Federal Reserve Chairman Paul A. Volcker said yesterday that the central bank stopped easing its monetary policy last month, a step that means the five-month slide in short-term interest rates probably is over.
With both the money supply and the economy growing more rapidly than they were last fall, Volcker told the Senate Banking Committee that the easing of policy, which began last August and helped foster a 3-percentage point drop in some rates, was ended to prevent "overshoots" in money growth and possible inflation problems later.
But Volcker also stressed that the Fed has not begun to tighten policy and that it intends to supply enough money and credit in 1985 for the economy to grow at about a 3 1/2 percent to 4 percent pace. That should be fast enough for the civilian unemployment rate -- 7.4 percent last month -- to fall below 7 percent by the fourth quarter of this year, he said.
Nevertheless, some of the technical details in the Fed's semi-annual report to Congress on monetary policy indicated that it anticipates that short-term interest rates probably will rise later this year as the economic expansion continues, analysts said.
Financial market participants took a bearish reading of Volcker's remarks, and both short-term and long-term rates rose moderately during the day.
The Federal Reserve's policymaking group, the Federal Open Market Committee, which met last week to review the economic outlook and set official targets for money supply growth for this year, expects the inflation rate also to be in the 3 1/2 percent to 4 percent range, Volcker said. The Fed's inflation projection is slightly more optimistic than that of the Reagan administration and the Congressional Budget Office.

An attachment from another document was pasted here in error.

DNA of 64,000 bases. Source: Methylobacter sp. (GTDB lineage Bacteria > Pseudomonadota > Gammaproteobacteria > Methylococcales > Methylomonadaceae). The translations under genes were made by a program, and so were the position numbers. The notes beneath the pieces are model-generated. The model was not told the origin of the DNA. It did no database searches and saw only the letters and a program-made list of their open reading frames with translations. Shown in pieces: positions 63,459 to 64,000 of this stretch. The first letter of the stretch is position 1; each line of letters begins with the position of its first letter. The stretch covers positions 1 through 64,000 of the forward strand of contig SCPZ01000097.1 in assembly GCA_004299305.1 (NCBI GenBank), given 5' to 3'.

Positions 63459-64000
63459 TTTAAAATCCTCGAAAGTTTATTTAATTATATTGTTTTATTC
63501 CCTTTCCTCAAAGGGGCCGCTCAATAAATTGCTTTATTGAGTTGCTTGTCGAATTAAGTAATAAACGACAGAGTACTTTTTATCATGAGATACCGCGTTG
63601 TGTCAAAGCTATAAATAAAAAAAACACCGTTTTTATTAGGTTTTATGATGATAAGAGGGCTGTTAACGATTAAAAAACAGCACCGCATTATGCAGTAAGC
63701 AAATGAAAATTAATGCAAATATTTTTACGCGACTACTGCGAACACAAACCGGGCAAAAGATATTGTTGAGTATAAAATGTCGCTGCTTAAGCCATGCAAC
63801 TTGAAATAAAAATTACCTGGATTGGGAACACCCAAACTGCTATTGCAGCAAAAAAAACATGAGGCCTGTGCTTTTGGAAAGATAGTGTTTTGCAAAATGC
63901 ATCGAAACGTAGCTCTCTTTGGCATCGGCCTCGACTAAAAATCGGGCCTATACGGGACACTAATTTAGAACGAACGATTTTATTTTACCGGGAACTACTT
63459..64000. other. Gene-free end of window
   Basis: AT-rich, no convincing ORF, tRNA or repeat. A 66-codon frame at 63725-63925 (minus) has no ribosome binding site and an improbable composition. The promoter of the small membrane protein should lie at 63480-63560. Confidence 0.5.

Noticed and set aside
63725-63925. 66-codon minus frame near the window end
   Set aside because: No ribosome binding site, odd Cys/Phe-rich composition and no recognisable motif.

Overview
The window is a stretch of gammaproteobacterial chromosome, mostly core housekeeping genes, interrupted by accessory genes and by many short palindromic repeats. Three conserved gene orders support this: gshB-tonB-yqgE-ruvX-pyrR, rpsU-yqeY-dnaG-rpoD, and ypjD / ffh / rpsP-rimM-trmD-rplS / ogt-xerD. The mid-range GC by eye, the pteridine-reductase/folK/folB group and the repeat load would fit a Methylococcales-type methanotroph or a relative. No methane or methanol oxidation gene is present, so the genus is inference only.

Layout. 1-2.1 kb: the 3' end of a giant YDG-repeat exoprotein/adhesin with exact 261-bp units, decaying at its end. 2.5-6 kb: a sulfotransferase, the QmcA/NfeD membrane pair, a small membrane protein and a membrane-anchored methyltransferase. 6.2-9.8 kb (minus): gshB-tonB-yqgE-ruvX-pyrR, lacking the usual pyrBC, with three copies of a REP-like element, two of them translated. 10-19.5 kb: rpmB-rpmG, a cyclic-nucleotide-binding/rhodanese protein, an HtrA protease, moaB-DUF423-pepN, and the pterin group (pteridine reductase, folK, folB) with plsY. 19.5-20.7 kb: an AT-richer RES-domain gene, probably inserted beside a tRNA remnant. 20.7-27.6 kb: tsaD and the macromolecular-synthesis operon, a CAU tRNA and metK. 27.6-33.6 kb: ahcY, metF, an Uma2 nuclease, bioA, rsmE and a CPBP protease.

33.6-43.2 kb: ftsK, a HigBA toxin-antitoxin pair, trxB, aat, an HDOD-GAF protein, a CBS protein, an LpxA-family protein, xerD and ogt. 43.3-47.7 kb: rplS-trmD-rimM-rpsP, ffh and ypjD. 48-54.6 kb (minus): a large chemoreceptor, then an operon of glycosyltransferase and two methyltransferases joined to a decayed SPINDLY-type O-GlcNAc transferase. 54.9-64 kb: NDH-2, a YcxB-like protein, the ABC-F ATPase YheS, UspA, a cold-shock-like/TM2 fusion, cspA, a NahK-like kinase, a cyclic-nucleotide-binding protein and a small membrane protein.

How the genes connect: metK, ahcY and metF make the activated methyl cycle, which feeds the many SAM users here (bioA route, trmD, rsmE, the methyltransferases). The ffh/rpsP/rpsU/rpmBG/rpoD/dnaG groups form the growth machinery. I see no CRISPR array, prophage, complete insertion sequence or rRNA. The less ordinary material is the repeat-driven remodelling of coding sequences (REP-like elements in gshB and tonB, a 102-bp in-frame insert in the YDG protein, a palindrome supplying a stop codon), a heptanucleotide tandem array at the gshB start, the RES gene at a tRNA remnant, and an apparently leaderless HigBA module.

The Fed's forecast of 3 1/2 percent to 4 percent growth in the gross national product, adjusted for inflation, falls between the administration's 4 percent forecast and the CBO's 3.4 percent.
"Economic growth is expected to remain strong enough in 1985 to produce some further decline in unemployment, with little, if any, pickup in inflation," Volcker told the Banking Committee. "But we must not be beguiled by those tranquil forecasts into any false sense of comfort that all is well. If the enormous potential of the American economy for growth and stability -- not just for 1985 but for the years beyond -- is to become reality, we need a sense of urgency, not of relaxation."
The Fed chairman noted that inflation is still "in the neighborhood of 4 percent" and that some sectors of the economy, such as farming, are still in deep trouble. Meanwhile, the nation's trade deficit has risen, and only a large net inflow of foreign capital is keeping some interest rate-sensitive sectors from being "crowded out" of financial markets by borrowing to finance the federal budget deficit.
"Looking ahead," he declared, "the stability of our capital and money markets is now dependent as never before on the willingness of foreigners to continue to place growing amounts of money in our markets. . . . But we are in a real sense living on borrowed money and time."